The career of the great British character actor George Cole spans 75 years of roles on stage, screen (both movies and TV), and radio. In Britain he is most well remembered as the con man and hustler Arthur Daley in the long-running TV series Minder, which debuted in 1979 and ran for 11 series, but he had a long career leading up to that role. He starred in the 1940 play Cottage to Let and made his film debut reprising his role in the 1941 film version. He played Flash Harry, the wheeler dealer “spiv” in The Belles of St. Trinians (1954) and sequels, has small roles in Olivier’s Henry V (1944) and the epic Cleopatra (1963), a major part in the Disney mini-series The Scarecrow of Romney Marsh, which was also edited down into the movie Dr. Syn, Alias the Scarecrow (1963), and co-starred in the Hammer horror The Vampire Lovers (1970). He went to star in a handful of British TV series and appear in guest shots on such British shows as Marple, New Tricks, and Midsomer Murders up through 2008. He died this week at the age of 90. The Telegraph pays tribute with a lengthy career appreciation.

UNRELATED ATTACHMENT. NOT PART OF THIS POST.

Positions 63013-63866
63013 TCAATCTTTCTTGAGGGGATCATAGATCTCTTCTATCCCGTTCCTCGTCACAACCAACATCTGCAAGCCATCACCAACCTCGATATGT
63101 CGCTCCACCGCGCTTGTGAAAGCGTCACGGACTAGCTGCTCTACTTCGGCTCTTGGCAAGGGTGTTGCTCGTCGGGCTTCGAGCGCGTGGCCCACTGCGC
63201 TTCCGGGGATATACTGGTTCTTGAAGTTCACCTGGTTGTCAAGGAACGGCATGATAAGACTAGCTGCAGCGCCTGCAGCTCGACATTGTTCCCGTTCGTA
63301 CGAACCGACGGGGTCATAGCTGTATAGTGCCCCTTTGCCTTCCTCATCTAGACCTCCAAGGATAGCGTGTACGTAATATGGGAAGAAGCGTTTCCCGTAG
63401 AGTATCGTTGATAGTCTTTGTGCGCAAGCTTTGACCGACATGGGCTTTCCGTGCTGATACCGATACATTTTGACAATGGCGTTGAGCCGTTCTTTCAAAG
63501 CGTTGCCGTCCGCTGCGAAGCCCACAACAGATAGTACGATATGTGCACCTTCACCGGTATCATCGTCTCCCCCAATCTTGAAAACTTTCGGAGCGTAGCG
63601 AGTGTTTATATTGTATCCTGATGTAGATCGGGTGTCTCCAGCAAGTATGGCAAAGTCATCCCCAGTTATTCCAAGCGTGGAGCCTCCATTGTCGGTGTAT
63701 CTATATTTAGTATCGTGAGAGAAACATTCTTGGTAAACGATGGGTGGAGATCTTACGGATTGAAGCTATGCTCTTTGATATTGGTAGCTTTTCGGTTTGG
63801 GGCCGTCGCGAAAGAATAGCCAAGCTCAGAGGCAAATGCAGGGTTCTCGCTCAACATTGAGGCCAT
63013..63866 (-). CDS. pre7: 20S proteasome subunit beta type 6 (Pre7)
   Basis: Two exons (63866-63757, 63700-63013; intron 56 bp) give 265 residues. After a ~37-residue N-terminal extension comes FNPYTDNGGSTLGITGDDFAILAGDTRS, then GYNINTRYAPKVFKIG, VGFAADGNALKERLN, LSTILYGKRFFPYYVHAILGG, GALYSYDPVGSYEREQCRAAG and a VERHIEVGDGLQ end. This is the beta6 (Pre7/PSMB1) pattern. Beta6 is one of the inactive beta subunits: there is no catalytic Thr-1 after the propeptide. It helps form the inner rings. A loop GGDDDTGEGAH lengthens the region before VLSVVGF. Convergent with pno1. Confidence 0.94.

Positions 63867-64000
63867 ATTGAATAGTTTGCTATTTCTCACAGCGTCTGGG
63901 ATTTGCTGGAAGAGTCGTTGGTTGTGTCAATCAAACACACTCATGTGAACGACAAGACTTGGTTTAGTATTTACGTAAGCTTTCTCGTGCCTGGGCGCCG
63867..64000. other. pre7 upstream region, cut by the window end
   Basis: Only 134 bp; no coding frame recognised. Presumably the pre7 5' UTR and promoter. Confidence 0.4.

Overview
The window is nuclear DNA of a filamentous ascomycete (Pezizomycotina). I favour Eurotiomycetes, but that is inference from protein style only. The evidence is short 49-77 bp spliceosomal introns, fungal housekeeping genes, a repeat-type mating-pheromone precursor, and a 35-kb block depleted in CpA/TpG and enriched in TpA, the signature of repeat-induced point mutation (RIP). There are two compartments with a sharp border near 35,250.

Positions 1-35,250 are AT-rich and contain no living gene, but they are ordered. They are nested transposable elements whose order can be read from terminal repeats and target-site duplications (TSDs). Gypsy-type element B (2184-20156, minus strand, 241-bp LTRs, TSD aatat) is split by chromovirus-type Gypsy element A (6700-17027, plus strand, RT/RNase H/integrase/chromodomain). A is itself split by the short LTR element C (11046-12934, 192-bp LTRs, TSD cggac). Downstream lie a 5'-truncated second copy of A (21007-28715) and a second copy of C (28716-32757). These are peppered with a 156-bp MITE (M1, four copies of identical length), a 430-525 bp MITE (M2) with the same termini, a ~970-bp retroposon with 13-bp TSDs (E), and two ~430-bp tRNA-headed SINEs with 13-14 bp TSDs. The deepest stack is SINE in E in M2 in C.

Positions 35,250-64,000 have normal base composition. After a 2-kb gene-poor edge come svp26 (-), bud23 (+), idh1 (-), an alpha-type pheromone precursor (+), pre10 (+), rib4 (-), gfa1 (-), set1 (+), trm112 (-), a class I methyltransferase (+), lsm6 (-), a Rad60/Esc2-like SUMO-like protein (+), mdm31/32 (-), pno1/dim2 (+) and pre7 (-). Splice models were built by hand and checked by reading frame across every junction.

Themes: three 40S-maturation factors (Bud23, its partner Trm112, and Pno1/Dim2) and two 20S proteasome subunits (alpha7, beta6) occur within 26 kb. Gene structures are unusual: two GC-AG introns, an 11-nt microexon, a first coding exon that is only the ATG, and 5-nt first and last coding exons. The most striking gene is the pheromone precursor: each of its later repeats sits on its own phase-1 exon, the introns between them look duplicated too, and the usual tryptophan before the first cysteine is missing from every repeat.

Wrestling celebrity turned actor “Rowdy” Roddy Piper was more successful in the ring than on the screen, but he made his mark in the movies thanks to the lead in John Carpenter’s They Live (1988), where he engaged in one of the longest bare-knuckle brawls you’ve ever seen and one of the great pulp lines of all time: “I have come here to chew bubblegum and kick ass… and I’m all out of bubblegum.” The rest of his acting career was doing spent guest shots on cable TV shows and direct-to-disc films like Hell Comes to Frogtown (1988), Jungleground (1995), Terminal Rush (1996), and Alien Opponent (2010). He died of cardiac arrest at the age of 61. Marissa Payne at The Washington Post.
The weekly links page is compiled and curated by Bruce Reid, with obituaries curated by Sean Axmaker, and other contributions from friends of Parallax View.